Muhammad al-Maghili

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Muhammad ibn Abd al-Karim al-Maghili, commonly known as Muhammad al-Maghili (died ca. 1505) was an Islamic scholar from Tlemcen,[1] the capital of the Kingdom of Tlemcen, now in modern-day Algeria. Al-Maghili was responsible for converting to Islam the ruling classes among Hausa, Fulani, and Tuareg peoples in West Africa.[2][3]

Maghili led a campaign to expel the city's Jewish community, which had migrated there after the Roman Sack of Jerusalem, and was successful. Many of the Jews were indeed expelled from Tlemcen and their synagogue was destroyed.[4] He also served as an adviser for Muhammad Rumfa, Emir of the Hausa city-state Kano, and wrote a treatise on government, On The Obligations of Princes.[5]

Original manuscripts of his work are available from the United Nations World Digital Library.[6]

See also[edit]


  1. ^ Batran, 'Abd-Al-'Aziz 'Abd-Allah (1973). "A Contribution to the Biography of Shaikh Muhammad Ibn 'Abd-Al-Karim Ibn Muhammad ('Umar-A 'Mar) Al-Maghili, Al-Tilimsani". The Journal of African History 14 (3): 381–394. doi:10.1017/S0021853700012780. JSTOR 180537.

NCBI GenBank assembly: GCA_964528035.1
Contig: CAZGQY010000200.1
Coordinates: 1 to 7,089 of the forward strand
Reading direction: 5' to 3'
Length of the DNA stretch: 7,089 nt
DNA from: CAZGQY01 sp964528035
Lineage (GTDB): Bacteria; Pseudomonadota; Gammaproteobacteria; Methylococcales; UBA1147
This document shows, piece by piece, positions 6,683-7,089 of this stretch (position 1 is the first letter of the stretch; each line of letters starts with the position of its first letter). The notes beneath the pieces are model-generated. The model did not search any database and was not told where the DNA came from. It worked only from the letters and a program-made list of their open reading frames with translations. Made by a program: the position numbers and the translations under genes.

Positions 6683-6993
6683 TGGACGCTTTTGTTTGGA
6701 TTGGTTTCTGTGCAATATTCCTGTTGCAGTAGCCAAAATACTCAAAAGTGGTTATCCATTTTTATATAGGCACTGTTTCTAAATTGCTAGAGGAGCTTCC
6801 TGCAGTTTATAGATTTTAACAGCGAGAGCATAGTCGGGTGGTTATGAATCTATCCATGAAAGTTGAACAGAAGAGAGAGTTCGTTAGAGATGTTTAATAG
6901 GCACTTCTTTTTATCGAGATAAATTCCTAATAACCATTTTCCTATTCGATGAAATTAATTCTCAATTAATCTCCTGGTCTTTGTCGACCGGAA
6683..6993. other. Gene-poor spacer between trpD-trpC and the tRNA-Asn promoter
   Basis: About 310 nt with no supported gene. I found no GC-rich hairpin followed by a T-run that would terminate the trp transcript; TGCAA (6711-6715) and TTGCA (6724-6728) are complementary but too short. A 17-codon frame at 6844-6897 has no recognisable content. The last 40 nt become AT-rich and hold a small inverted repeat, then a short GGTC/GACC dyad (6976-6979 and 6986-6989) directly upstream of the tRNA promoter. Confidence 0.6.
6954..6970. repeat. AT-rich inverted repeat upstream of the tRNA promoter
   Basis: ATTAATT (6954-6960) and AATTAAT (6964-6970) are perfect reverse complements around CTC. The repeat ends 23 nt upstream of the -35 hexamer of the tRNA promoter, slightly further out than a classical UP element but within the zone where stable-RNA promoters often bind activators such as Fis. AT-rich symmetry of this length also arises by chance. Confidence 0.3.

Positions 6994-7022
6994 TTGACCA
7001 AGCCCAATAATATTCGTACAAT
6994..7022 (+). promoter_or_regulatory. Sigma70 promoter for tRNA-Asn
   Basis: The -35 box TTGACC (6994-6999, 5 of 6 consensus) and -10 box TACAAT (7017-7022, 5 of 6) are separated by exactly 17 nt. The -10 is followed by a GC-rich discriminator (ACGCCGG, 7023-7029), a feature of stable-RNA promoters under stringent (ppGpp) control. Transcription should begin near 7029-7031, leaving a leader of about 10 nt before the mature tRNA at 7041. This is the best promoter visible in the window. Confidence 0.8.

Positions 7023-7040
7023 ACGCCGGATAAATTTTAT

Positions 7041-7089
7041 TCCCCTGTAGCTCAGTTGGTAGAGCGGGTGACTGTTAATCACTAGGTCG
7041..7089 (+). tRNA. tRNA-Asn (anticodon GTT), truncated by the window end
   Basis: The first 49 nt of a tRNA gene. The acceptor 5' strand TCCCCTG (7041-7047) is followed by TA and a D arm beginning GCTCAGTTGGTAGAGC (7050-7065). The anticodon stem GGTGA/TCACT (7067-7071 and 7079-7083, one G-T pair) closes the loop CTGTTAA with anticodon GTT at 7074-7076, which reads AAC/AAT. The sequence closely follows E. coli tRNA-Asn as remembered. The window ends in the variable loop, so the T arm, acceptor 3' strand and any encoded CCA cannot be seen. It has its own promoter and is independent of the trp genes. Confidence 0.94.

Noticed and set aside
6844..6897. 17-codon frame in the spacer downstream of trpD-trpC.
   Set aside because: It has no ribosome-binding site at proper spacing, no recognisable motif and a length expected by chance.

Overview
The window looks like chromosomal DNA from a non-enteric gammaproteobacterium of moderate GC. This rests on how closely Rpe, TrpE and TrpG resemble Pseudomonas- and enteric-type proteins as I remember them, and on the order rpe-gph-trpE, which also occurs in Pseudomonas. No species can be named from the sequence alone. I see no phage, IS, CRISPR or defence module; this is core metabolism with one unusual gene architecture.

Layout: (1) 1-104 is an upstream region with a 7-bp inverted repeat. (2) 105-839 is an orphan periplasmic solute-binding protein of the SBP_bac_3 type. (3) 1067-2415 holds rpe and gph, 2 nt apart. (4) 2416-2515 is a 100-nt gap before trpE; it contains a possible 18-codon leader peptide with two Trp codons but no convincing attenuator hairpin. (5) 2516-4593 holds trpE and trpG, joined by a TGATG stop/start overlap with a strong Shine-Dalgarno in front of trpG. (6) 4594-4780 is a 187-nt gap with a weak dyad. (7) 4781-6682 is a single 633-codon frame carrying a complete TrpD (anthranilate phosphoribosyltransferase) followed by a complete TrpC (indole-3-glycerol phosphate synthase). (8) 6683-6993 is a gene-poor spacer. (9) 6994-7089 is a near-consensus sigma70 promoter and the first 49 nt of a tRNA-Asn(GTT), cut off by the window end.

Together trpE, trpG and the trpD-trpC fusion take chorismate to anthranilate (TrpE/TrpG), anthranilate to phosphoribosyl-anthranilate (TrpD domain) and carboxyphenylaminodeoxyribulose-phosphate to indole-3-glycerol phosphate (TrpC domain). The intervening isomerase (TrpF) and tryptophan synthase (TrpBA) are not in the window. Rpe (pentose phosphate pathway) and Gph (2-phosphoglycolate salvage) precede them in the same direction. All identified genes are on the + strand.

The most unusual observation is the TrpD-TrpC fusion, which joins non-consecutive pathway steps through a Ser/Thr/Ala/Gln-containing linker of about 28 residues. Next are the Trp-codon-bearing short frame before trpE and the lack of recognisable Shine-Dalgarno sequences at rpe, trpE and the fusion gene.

2. ^ "People of Africa". "African Holocaust Society". 
  3. ^ "Wodaabe People". "University of Iowa ". 
  4. ^ "Jews of a Saharan Oasis: Authored by John Hunwick". Markus Wiener Publishers. Archived from the original on 2007-09-28. Retrieved 2007-05-05. 
  5. ^ "50 Greatest Africans - Sarki Muhammad Rumfa & Emperor Semamun". When We Ruled. Every Generation Media. Retrieved 2007-05-05. 
  6. ^